The books behind your favourite films

15 March 2017

It's hard to know what Hollywood would do without authors. There are many classic films that you might not even realise are based on books. Here's our pick of some of the greatest book-to-movie adaptations, all of which live up to, and in a few rare cases even surpass, their source material. 

 

Blade Runner 

Based on Do Androids Dream of Electric Sheep? by Philip K. Dick

Considered one of the best sci-fi films of all time Blade Runner captured cinema goer’s imaginations when it was released in the early ‘80s. Before the sequel (slated for release later this year) familiarise yourself with the original story Do Androids Dream of Electric Sheep? by the much acclaimed Philip K. Dick.

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Clueless 

Based on Emma by Jane Austen

Loosely based on Jane Austen’s brilliant comedy of manners Emma, this Beverly Hills teen movie captured the hearts of the first cohort of Gen Y-ers when it was released in 1995. Follow Alicia Silverstone as Cher/Emma Woodhouse and the late Brittany Murphy as Tai/Harriet Smith as they transform from vapid to vastly self-improved.

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Cruel Intentions 

Les Liaisons Dangereuses by Pierre Choderlos de Laclos 

The complex moral ambiguities of seduction and revenge make Les Liaisons Dangereuses (1782) one of the most scandalous and controversial novels in European literature. Its prime movers, the Vicomte de Valmont (Sebastian/Ryan Phillippe) and the Marquise de Merteuil (Kathryn/Sarah Michelle Geller) are gifted, wealthy, and bored. Adapted into an Upper East Side prep school setting, 1999’s Cruel Intentions is a dark teen thriller about seduction and deception. 

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Die Hard 

Nothing Lasts Forever by Roderick Thorpe

High atop a Los Angeles skyscraper, an office Christmas party turns into a deadly cage-match between a lone New York City cop and a gang of international terrorists. Every action fan knows it could only be the explosive big-screen blockbuster Die Hard. But before Bruce Willis blew away audiences as unstoppable hero John McClane, author Roderick Thorp knocked out thriller readers with the bestseller that started it all.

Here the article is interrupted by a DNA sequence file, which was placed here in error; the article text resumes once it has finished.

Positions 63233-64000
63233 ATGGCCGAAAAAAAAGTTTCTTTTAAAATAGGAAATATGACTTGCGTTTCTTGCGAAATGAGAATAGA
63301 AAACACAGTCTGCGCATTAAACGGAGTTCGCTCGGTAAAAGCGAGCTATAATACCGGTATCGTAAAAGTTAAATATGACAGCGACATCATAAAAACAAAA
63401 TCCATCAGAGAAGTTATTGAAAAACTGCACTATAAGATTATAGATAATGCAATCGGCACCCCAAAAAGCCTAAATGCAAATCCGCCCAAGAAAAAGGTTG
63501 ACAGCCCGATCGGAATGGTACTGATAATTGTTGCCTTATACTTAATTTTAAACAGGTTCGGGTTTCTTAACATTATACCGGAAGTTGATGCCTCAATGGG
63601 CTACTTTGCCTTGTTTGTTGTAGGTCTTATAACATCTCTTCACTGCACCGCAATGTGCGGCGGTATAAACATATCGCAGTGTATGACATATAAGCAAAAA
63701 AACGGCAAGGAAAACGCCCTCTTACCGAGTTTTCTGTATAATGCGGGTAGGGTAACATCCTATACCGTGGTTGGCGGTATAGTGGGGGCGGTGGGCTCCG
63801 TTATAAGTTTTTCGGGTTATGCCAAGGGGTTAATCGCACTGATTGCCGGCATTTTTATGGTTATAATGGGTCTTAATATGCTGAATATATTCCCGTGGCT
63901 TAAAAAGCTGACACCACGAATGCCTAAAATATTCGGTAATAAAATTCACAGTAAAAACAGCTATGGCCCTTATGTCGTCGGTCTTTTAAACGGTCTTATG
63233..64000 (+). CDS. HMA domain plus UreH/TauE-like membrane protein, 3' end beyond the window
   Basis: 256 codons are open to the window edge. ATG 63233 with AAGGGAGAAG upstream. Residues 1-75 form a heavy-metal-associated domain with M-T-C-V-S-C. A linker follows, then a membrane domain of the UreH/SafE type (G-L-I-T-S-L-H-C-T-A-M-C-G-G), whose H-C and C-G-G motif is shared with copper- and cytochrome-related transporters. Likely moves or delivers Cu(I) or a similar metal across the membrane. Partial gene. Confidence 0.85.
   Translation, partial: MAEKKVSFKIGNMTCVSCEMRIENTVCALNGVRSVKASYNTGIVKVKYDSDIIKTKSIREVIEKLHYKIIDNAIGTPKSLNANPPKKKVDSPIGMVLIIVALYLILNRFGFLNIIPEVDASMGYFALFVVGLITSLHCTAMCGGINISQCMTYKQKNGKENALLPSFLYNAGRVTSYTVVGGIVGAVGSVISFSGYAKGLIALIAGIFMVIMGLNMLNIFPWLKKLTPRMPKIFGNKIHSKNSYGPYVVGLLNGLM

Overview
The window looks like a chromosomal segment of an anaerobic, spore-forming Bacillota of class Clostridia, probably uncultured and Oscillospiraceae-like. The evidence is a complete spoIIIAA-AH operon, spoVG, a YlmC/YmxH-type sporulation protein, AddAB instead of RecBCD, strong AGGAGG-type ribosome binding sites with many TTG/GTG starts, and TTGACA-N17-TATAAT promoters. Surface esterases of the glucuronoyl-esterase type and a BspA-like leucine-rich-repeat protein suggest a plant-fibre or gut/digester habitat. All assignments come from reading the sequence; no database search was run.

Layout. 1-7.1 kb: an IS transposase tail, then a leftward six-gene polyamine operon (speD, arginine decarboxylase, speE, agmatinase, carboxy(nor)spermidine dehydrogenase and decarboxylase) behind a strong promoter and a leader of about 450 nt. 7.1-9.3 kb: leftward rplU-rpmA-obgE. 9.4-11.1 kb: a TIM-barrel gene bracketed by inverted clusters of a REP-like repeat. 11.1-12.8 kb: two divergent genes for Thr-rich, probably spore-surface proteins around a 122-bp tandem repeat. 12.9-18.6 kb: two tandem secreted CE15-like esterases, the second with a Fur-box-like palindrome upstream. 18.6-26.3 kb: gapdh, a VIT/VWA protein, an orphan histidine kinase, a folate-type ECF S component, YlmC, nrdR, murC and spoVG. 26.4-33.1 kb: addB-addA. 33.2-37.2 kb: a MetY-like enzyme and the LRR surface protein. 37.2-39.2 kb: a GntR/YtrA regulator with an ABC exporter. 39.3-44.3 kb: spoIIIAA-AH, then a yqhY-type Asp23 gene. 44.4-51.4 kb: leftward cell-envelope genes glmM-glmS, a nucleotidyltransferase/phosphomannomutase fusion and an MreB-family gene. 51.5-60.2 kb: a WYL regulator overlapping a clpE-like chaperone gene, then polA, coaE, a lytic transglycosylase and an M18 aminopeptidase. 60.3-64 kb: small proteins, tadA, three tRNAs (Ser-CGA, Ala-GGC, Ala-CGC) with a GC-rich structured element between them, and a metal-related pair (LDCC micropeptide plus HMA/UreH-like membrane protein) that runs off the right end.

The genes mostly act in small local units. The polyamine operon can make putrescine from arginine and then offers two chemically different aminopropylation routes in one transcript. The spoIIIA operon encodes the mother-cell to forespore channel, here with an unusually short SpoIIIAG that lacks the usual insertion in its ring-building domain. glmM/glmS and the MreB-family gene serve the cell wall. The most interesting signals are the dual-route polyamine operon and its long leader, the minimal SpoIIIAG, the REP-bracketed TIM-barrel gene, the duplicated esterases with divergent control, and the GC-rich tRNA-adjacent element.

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Drive

Drive by James Sallis

Set mostly in Arizona and L.A., Drive is, according to author James Sallis, '...about a guy who does stunt driving for movies by day and drives for criminals at night...'. Ryan Gosling captured cinema goer’s attention as the lead role in that unforgettable gold satin jacket complete with embroidered scorpion appliqué.

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Gone with the Wind 

Gone with the Wind by Margaret Mitchell

Set against the dramatic backdrop of the American Civil War, Margaret Mitchell's 1936 historical epic novel is an unforgettable tale of love and loss, of a nation mortally divided and a people forever changed. Above all, it is the story of beautiful, ruthless Scarlett O'Hara, portrayed by Vivien Leigh in the 1939 film adaptation, and Clark Gable as the dashing soldier of fortune, Rhett Butler.

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Jaws

Jaws by Peter Benchley

Spielberg’s 1975 adaptation of Peter Benchley’s novel of the same name has endured as a classic thriller. Telling the story of a giant man-eating white shark attacking beachgoers in a fictional U.S. town Jaws inspired a worldwide sea-fearing epidemic. With the tagline 'you’ll never go in the water again', it’s not hard to see why.